Originally Answered: Are all fats the same?
there are loads of different kinds of fats.
There are a few primary differences:
1 - animal fats are more similar to human fat, so the body tends to have an easier time converting it and storing it.
2 - some kinds of fats have special qualities. These are usually based around it's reactivity.
3 - time and heat are the two primary factors in any reaction, so both of these are likewise primary factors in making an oil more stable. Conversely, they are also the two primary factors in making an oil unusable even though it originally may have had special qualities as mentioned in 2.
So what are some examples to support those 3 points?
1 - eat a cheeseburger and most of that is animal fat, so is going to contribute to weight gain more than a quarter cup of flax oil.
2 - the special qualities are often referred to with the following terms that you can research if you feel motivated: Omega 3, 6, 9, 12. unsaturated fats. poly unsaturated fats. highly polyunsaturated fats. DHA, and more....
Oils that are often referred to as poly-unsaturated or highly poly-unsaturated are the ones that have the best health benefits. Check out flax oil, hemp oil, salmon oil, evening primrose oil, pumpkin oil and almond oil.
3 - The bad thing is that the more beneficial an oil may be when it starts out, the more susceptible it is to being damaged. The greatest benefits (specifically those associated with the parts that are highly polyunsaturated) are the first to go. Oxygen, heat, light, time, these things all play a part.
Some oils aren't particularly high in any of those benefits, so are comparatively stable. Canola, Peanut, soy, coconut oil are all good examples of this. They don't get damaged much by heat, but they didn't really start that potently 'good for you' either. They are resistant to rancidity (sometimes known as oxidization - binding with oxygen) as well as damage by heat (which can be oxidization, but can also be binding with itself or other forms of damage).
Damage by heat can occur in several ways since it is forcing the oil to react (remember that fire is also a byproduct of chemical reaction). Once it has reacted, it becomes 'saturated' because it loses any further ability to react with anything and is basically useless grease that clogs the body and causes many health problems related to 'bad fats'.
A good example of this is olive oil which is quite healthy if you have it fresh, but loses pretty much all of that when you heat it up to a certain point (it's considered a medium-low heat oil).
Saturated basically means unable to react more.
This is a heavily simplified version of what is actually one of the most complicated subjects in health food. Oils and fats have a MAJOR role in the most complicated and special aspects of all life (note that the instructions for life in a seed are in the germ - which is also where most of the oils of the seed are... the same follows that in our brain, there are many special fats and oils that make up larger percentages of the volume of our 'grey matter).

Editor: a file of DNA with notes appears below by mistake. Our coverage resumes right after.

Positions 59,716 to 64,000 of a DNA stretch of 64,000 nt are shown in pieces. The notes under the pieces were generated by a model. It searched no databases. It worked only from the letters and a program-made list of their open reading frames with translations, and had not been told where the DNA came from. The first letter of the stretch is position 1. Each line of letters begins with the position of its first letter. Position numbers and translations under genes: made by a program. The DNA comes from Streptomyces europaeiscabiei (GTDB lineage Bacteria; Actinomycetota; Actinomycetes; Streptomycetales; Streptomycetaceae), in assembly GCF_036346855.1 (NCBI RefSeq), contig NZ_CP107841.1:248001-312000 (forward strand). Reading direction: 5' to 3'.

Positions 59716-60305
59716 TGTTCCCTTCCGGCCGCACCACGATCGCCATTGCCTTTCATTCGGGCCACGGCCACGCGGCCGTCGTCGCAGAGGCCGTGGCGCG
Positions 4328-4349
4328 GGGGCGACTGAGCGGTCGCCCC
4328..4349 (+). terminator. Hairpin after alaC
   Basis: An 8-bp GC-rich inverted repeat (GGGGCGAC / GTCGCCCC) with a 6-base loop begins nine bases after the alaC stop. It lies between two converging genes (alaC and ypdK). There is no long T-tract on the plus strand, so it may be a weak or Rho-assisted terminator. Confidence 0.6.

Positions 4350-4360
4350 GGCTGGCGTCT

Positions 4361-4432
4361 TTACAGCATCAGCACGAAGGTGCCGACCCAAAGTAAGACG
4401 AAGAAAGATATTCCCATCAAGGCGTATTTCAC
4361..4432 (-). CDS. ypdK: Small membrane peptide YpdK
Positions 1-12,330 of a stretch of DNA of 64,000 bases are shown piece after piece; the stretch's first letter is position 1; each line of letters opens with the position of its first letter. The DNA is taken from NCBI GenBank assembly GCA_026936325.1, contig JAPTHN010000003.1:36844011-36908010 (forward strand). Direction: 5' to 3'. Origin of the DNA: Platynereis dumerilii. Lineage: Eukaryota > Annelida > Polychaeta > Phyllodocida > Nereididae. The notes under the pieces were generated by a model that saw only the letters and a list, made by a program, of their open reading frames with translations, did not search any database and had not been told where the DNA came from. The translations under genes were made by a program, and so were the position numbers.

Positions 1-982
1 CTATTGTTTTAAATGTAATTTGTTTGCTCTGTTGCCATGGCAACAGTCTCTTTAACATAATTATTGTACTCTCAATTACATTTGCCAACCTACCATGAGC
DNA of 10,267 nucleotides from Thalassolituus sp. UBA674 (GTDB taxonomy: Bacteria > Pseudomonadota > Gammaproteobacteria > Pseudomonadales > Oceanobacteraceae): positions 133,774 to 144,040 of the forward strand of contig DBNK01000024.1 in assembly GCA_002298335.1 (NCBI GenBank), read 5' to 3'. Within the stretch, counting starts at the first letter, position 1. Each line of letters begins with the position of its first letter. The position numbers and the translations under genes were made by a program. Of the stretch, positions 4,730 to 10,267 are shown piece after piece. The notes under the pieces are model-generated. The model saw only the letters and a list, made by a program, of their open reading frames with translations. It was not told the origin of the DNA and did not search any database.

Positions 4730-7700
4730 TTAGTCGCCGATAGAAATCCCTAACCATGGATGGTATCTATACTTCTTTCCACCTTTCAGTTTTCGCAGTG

I'd encourage you to look it up and research it if you are interested.
A cheeseburger will contain fats from many sources: the 'cheese' product, the meat, the sauces...
The fats in the cheese product will likely be saturated and probably worse. Processed cheese bears little resemblance to real cheese.
The meat will be animal based fats - which are likewise going to be saturated fats and will get sucked into your body.
The sauce will probably contain 'hydrogenated' oil which is a heat based process that binds water (hydrogen and oxygen) to the oil, making it behave like a saturated fat although chemically not exactly the same. Any creamy looking sauce is generally hydrogenated. Hydrogenation gives thickness and consistency.
A candy bar will likely be a combination of fats in the choclate and fats in the sugar confections. Most mainstream chocolate uses a fair bit of hydrogenated palm kernel oil, and most candy bars contain some manner of toffee or caramel which is basically oil and sugar cooked into a paste. This also often uses poor quality oils.
You are probably getting a comparatively minor amount of fats from the candy bar over the cheeseburger. The size should tell you that right away though...
PS - adding a note in response to the above comment: high fructose corn syrup is NOT fat. It's basically pure sugar. Usually mostly glucose and dextrose too. High fructose is a 'relative' term comparing it with other corn based sweetening products.
Originally Answered: Are all fats the same?
The fats are different. In a cheeseburger, there is most likley gonna be trans fat. Or anything like "High Frutose Cron Syrup" or anything Hydrogenated.
In a candy bar, there isnt really fat in it, unless you get like the rly chocoletley or sweet ones.
In candy bars, theres just alot of sugar, and some color. Not so much fat.
They wouldnt have the same effect on you. A chesse burger will make u fatter, and a candy bar, will make you thirsty, and create your taste buds to go out. But, too much is still bad for u. = ). You can get fat by alot, from all the sugar.
I just stuided like 5 hrs for my health final, so i know all this,
hope this helps